Are DIY Home Inspections A Good Idea?
Typically, there are two groups of home buyers that consider a Do-It-Yourself (DIY) home inspection. The first group, oftentimes first-time home buyers, has a father, uncle, or friend that has construction experience or just “knows homes” and they are going to stop by and inspect the house. The second group are experienced home buyers that are buying a newer home and think 1) that they will be able to spot any issues themselves during their walk-throughs, and 2) because it’s a newer home, the probability of any big issues existing is relatively low. The risk and potential for significant issues to go unnoticed for either of these groups is extremely high.
To help you see exactly where do-it-yourself inspections fail, Due North Property Inspection has explained why DIY home inspections are not in your best interests. We have also covered the best way to go about a home inspection before purchasing a house.
1. It’s easy to overlook safety hazards
Without the necessary experience and training, you may miss critical signs of damage or weakened infrastructure, missing or inoperative safety features throughout the home, or DIY workmanship that makes the home unsafe. You may not know how to operate all the systems in the house to ensure they are working fine and are safe for use.
On the other hand, a good home inspector is going to bring your attention to several safety hazards that may exist in your prospective home, many of which most people are not trained to identify. Professionals can uncover several safety deficiencies in a house from missing or improperly located smoke and CO (carbon monoxide) alarms, incorrect or DIY electrical work that could create potential hot spots, moisture intrusion causing mold or mildew growth, or leaky furnace and water heater exhaust ducting spewing poisonous CO into the living space.
2. Inability to access hard to reach areas of the home
Most home buyers are not going to access the attic, crawl space, or roof, all areas where deficiencies can be common. Many homeowners may not want you accessing these areas if you’re not a professional. If you do access any of these areas, most people do not have the training to properly identify evidence of latent or active issues. Some areas or elements of a home require proper training and knowledge from a safety standpoint. The last thing you want to do is injure yourself or have to leave the homeowner a note about damage you caused.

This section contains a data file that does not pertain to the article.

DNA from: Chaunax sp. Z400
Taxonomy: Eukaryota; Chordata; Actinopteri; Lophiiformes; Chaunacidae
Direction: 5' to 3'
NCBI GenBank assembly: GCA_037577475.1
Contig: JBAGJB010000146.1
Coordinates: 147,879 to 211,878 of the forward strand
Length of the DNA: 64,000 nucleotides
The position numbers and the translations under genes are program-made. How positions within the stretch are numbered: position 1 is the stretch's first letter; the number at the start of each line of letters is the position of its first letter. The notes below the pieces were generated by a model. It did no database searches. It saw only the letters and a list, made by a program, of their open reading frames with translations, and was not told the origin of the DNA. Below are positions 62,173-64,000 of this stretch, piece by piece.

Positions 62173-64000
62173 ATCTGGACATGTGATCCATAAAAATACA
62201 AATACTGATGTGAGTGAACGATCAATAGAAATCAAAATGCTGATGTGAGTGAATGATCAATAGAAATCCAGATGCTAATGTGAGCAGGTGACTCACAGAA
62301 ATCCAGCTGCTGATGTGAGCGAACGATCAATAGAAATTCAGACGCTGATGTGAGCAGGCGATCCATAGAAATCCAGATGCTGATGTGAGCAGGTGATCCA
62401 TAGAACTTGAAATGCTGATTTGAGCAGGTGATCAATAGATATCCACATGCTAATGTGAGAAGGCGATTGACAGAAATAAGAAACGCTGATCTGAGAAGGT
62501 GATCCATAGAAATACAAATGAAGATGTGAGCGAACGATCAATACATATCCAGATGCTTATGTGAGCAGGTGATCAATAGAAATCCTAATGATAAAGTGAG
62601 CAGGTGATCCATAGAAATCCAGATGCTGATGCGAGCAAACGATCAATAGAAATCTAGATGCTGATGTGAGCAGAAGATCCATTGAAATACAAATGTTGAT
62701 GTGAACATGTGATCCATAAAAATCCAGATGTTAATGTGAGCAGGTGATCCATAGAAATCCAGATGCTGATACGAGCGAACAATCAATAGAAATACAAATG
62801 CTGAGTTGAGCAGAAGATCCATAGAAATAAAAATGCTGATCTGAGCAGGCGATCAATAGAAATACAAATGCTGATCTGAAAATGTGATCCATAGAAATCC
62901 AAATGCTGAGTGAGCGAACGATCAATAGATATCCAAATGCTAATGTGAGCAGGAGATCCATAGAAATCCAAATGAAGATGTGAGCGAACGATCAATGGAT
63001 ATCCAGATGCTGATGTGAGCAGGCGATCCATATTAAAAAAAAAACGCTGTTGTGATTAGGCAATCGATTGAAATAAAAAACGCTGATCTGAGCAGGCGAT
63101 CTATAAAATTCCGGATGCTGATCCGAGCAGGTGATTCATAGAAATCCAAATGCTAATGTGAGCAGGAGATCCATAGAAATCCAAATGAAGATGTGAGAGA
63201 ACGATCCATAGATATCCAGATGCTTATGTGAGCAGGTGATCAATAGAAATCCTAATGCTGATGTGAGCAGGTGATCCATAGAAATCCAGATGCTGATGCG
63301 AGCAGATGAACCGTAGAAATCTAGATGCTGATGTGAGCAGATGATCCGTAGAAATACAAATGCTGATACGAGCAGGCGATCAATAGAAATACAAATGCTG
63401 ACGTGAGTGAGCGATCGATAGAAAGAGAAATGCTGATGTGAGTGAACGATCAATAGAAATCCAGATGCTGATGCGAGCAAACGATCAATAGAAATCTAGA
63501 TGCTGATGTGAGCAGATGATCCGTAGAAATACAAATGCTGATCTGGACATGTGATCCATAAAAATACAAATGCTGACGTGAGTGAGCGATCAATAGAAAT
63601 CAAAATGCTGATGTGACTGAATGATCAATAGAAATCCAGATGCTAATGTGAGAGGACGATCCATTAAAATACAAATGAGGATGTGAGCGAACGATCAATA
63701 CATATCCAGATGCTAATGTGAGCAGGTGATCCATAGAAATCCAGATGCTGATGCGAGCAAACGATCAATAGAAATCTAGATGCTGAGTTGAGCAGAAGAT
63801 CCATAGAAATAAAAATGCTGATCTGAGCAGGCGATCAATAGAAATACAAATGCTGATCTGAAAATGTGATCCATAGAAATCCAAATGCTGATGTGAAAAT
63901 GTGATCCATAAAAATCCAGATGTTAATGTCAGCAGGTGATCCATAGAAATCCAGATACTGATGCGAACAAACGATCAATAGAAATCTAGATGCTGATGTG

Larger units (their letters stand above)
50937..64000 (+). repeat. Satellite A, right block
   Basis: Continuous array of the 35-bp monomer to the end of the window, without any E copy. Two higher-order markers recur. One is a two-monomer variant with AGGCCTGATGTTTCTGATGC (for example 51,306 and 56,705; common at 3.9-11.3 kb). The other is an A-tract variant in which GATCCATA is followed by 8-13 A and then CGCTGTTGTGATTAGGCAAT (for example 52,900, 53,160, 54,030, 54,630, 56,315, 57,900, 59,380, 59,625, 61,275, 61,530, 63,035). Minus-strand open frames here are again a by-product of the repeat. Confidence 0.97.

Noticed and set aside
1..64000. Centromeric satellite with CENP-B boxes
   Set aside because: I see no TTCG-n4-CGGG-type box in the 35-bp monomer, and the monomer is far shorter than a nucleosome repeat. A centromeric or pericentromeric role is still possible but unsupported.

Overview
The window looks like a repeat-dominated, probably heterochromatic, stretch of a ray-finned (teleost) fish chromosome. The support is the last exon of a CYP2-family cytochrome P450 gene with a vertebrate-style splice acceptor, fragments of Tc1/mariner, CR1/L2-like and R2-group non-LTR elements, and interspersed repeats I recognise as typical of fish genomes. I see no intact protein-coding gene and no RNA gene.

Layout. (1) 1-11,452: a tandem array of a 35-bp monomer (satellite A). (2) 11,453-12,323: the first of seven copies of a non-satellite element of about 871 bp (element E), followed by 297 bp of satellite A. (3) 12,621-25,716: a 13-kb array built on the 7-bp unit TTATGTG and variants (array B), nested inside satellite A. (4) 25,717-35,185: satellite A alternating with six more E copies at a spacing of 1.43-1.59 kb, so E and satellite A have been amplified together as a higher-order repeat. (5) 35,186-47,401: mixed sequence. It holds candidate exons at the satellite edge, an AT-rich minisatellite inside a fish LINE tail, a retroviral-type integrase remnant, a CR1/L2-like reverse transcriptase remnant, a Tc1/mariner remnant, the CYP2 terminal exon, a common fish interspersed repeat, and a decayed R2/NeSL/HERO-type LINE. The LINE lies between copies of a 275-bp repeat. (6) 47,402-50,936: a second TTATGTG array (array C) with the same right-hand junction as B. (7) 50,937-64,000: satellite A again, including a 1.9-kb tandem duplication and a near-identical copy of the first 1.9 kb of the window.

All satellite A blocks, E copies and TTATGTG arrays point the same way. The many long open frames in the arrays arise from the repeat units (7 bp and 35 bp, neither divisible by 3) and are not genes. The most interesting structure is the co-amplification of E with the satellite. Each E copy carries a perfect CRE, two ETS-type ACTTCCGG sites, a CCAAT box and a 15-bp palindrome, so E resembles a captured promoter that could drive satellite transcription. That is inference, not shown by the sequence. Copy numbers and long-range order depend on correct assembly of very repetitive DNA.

Professional home inspectors have the training and tools required to access these areas safely and report about deficiencies in these locations accurately. They will also have the experience that allows them to know where to look for common issues.
3. You may not have the right tools and knowledge
Many systems or elements of the home require specialty tools to test or inspect accurately. Professional home inspectors carry things such as circuit testers, moisture meters, combustion analyzers, thermal imaging cameras, and other tools to help identify issues accurately rather than guessing. We also carry tools to access equipment such as the furnace cabinet or to remove the deadfront from the electrical panel. Along with having the right tools at hand is the day-to-day experience using these tools appropriately.
4. You may attract major financial implications
When you carry out a DIY inspection, there are several key elements you may miss. This could lead you to believe that the house is in great condition. But, down the line, you may notice that the place is falling apart or that you’ve purchased a money pit.
Having a Certified Home Inspector evaluate a property before you buy it could not only help you avoid having to deal with these types of deficiencies but save you hundreds if not thousands of dollars in repairs or replacement. Additionally, a typical home inspection in Minnesota will cost you anywhere between $400 to $600, depending on the size and age of the home. If you think about the investment you’re about to make, this price tag is relatively insignificant when comparing it to the down payment and thirty-year mortgage you’re about to sign up for. From our experience, no matter the age, size, or price tag associated with the home, we always have findings, even when it comes to brand new builds. The cost of your home inspection can most often be off-set with the findings from your home inspection when you negotiate repairs or discounts as part of your purchasing process.
Do things right - hire a professional!
There are so many things to be considered when looking for and buying a new home. The neighborhood, school district, commute to work, curb appeal of the property, proximity to family and friends all play a role in why you fall in love with a house. And usually, when buying a home, these become a bigger priority than the underlying condition of the property you’re considering. This makes it vital to consult a home inspector. Certified home inspectors are solely concerned with the state of your house and its systems. They are not worried about the other factors going through your head (like the neighborhood, school district, etc.). So, if you find it hard to look at a house from an unbiased perspective, your home inspector will call your attention to deficiencies you may not have even noticed or known would be of concern.
For more information on home inspections and how the job is done professionally, reach out to Due North Property Inspection. We offer certified home inspection services for clients across the Greater Twin Cities and St. Cloud areas, including Albertville, Anoka, Blaine, Bloomington, Brooklyn Park, Burnsville, Champlin, Chanhassen, Eden Prairie, Edina, Maple Grove, Minneapolis, Minnetonka, Plymouth, Prior Lake, Rogers, Shakopee, St. Louis Park, St. Michael, St. Paul, Wayzata, Woodbury, and the surrounding areas.